It’s not enough that I am subjecting my body to an overhaul. I’m going to subject my brain to it as well. Later this fall, I will be heading to Italy for the first time. As an Italian-American (Sicilian-American to my family) this is quite the pilgrimage. Yeah, I know, some of you all think it’s weird that we refer to ourselves this way (Italian-Americans/Sicilian-Americans), but you didn’t grow up Italian. Some things…just can’t be explained. They are what they are.
As a second generation in the US, I am aware that I’m Italian by heritage, more Italian than those that aren’t, but hardly Italian by those that are. I have a feeling that going to Italy will be culture shock. To ease my transition, I have decided to learn my family’s language.
I’ve always been a bit embarrassed about not being bilingual. Europeans tick off the number of languages they speak like ticking off the number of times they ate out this week. I admire it and envy it. I want to be like them…or at least know more than 1 language.
I can cuss in Italian. Well…not really…I only know one word. I can drop F bombs bilingually. When my family used it, it didn’t have the shame & shock that an F bomb did with my American friends. Their parents were horrified. My parents taught me the word. At least by imitation they taught me the word. There was always so much emotion with it. I can’t imagine them trying to express the same sentiment with the word “darn” instead.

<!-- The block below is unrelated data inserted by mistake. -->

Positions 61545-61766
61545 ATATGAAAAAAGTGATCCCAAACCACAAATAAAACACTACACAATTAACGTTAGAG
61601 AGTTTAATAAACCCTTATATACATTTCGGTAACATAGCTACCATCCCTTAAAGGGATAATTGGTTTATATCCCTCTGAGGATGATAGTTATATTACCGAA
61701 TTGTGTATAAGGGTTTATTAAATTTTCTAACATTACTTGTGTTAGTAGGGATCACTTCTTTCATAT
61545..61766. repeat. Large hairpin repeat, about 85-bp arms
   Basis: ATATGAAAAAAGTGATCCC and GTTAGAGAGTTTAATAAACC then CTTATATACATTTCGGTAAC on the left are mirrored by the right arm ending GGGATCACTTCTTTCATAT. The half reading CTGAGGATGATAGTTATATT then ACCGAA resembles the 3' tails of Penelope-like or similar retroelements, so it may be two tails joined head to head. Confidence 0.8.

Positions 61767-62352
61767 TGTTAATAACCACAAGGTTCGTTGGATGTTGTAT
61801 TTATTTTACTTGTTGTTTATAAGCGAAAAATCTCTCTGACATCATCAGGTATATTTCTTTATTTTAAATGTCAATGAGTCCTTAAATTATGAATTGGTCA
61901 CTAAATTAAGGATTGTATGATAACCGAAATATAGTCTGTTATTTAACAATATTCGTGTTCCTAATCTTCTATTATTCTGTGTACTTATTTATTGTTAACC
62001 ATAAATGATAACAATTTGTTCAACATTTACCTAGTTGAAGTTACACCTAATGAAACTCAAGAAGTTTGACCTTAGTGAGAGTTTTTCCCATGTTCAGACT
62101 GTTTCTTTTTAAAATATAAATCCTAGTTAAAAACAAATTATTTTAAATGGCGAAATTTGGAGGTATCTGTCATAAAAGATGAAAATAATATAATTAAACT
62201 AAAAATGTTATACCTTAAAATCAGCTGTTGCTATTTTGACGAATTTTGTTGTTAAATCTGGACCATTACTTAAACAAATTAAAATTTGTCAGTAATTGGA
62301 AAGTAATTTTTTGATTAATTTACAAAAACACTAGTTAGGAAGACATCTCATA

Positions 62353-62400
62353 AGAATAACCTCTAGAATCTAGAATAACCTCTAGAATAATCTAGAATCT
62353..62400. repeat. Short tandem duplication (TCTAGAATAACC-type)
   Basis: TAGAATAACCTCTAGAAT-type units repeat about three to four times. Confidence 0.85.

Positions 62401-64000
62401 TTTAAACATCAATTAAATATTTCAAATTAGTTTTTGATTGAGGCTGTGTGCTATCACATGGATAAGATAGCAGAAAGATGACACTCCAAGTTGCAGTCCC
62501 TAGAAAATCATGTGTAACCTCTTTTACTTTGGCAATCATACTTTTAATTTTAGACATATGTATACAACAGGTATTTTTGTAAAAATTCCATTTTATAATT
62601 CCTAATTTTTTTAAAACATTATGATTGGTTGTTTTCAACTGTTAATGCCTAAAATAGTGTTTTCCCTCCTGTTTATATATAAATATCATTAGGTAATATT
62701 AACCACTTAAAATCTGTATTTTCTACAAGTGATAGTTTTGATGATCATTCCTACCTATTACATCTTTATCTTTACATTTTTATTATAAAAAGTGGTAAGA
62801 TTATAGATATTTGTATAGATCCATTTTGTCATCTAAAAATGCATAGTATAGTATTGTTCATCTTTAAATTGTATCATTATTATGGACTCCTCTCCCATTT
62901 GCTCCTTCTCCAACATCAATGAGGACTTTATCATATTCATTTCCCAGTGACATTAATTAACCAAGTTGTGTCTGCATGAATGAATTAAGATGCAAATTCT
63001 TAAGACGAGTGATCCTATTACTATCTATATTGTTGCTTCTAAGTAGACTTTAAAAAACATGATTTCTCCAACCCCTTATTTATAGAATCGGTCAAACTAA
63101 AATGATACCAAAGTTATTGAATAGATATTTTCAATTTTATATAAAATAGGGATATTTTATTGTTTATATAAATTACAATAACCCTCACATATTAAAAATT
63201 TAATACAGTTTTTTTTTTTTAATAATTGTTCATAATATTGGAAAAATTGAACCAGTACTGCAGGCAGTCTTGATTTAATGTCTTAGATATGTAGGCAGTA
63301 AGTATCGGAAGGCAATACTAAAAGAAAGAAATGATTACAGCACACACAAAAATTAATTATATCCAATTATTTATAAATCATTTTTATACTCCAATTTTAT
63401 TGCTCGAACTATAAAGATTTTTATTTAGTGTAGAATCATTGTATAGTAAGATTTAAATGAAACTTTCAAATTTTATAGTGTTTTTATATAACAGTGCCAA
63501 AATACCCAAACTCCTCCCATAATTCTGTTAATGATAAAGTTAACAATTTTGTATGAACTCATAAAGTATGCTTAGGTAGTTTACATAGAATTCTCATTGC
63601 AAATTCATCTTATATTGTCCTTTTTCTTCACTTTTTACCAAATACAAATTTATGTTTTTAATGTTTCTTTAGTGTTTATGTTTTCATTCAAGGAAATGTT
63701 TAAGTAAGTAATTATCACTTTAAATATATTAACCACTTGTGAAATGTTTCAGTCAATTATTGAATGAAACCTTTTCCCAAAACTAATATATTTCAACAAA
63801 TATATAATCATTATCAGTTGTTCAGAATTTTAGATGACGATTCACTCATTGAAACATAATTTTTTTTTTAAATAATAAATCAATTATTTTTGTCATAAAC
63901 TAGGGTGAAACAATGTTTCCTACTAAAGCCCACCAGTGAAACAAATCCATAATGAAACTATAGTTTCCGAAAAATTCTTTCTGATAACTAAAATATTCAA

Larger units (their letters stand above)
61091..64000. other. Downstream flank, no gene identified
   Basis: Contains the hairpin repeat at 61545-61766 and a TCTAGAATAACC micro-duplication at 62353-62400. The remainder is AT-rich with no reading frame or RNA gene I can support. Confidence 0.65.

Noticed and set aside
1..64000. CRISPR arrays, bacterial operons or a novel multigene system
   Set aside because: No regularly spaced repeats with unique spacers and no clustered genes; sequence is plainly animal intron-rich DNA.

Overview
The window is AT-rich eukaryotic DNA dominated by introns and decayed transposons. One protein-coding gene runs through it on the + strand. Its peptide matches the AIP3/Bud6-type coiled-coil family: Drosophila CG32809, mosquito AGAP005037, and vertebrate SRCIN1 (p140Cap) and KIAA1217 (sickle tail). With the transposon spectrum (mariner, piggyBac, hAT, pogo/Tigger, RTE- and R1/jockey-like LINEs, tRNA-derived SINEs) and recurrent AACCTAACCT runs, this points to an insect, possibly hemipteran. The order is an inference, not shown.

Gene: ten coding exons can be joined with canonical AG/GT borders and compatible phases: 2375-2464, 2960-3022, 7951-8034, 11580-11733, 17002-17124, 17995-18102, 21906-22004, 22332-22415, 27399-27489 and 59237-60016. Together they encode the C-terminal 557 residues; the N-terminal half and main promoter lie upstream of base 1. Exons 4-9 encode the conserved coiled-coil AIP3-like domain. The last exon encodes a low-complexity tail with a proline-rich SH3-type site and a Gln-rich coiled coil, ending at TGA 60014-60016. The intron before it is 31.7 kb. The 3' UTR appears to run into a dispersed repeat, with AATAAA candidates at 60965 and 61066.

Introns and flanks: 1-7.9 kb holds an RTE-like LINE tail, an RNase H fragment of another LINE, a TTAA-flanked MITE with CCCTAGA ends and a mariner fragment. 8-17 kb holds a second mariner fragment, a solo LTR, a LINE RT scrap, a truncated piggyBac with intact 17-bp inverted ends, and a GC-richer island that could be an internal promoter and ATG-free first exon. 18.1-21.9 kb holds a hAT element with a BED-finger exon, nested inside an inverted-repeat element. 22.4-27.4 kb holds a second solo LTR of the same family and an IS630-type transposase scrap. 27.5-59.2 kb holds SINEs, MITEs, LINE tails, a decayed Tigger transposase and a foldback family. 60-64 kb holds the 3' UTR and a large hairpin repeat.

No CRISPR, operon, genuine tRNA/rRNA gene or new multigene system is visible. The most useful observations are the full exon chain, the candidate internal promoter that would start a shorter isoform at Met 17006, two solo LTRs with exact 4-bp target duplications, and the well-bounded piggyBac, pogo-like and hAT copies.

So why don’t I speak Italian? It was a very different world when I was growing up. When I was born, my father had wanted to teach me Italian, but my grandfather put his foot down “My grandchildren are American and they will speak English!” There was no questioning him. My name identified me as Italian, that was enough. My grandparents & father (my mother was American) dealt with being called names “guinea, dego, greasy wop” (for some reason people especially liked adding the word “greasy” to “wop”). It wasn’t just childhood teasing. There was a lot of venom that went along with these names. My grandfather wanted to distance his grandchildren from this as much as he could.
What’s interesting is people’s reactions to that little vignette of my life. My American friends aren’t affected, but my Latino friends find it terribly sad that I lost my heritage. They can’t imagine their grandparents telling them they could no longer speak their language.
I don’t intend this as some kind of political statement. It’s just my story…part of the story of my life. I can only imagine how much courage it took my Great Grandparents to come to a country where they knew very few people and had to integrate into a society where they didn’t speak the language. I suppose I’m doing that in reverse this fall. And like them, I’m going to try and pick up at least a few words before I get there, courtesy of my new Rosetta Stone CDs. Lesson 1 complete.